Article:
Labmate Online features work on fungus as an insecticide, by a team including Prof Tariq Butt and Dr Miranda Whitten of Swansea University
Investigating insect pathogenic fungi as a safe and natural alternative to chemical pesticides scientists from Swansea University, along with colleagues in Russia and Germany, have carried out studies* on a species of moth which is a pest in bee hives. This involved exposing 25 successive generations of the moth to a fungus called Beauveria bassiana. They analysed the moths’ reactions to see if they built up resistance, but they also looked at other factors such as stress.
Dr Miranda Whitten from the Institute of Life Science at Swansea University said: “The big question with any pest control is whether insects will become resistant. Our research with fungi clearly shows that while insects do build up resistance, there is a very big price to pay. Most importantly, they can’t breed as well. Having their immune system on a high state of alert may be damaging to them, plus there is some evidence that they are more vulnerable to other infections. Also the increased resistance applies only to that one fungus.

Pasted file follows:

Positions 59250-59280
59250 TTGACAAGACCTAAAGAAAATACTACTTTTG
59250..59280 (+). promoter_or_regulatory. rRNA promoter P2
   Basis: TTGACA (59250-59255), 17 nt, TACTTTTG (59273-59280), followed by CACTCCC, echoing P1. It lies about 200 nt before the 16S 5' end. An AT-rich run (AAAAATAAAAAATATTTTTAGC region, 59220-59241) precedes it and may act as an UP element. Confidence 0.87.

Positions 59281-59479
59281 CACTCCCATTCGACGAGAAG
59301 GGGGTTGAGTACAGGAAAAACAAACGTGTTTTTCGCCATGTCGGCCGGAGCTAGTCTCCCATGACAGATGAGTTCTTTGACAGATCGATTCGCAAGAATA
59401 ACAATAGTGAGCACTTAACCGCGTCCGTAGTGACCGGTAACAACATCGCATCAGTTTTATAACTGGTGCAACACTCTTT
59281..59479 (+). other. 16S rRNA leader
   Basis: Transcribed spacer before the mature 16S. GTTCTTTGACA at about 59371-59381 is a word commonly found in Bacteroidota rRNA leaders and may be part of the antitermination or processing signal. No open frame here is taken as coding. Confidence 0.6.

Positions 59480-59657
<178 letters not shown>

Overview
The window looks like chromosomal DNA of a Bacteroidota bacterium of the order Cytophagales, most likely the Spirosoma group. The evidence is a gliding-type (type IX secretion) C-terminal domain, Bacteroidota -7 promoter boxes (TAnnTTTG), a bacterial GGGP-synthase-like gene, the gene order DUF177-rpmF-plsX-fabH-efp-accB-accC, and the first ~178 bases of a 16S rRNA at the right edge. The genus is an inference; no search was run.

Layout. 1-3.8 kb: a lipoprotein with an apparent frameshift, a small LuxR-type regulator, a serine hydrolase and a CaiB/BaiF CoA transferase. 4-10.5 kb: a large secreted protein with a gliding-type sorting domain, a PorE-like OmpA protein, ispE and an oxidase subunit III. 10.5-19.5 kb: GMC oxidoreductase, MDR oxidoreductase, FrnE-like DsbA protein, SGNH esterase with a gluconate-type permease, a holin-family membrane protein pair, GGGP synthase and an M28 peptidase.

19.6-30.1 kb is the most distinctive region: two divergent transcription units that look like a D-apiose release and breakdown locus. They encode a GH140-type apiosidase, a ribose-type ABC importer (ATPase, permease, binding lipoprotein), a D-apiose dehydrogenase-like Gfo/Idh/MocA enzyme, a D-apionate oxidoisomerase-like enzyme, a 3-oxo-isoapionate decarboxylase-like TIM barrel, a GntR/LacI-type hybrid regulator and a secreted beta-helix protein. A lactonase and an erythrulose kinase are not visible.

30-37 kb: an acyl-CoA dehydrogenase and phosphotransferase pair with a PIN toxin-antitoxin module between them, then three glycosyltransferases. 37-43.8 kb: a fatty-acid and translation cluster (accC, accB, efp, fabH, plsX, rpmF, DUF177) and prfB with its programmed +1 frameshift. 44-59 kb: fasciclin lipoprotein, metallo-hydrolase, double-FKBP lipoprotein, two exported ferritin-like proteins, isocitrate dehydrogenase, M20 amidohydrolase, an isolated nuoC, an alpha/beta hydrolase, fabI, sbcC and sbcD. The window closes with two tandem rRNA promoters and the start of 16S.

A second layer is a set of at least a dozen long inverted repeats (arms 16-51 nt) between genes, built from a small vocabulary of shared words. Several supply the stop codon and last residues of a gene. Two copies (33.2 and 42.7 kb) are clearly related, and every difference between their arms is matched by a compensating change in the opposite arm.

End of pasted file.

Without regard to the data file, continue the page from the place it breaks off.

- Tuesday 2 July 2013 11.21 GMT
- Tuesday 2 July 2013 11.30 GMT
- College of Science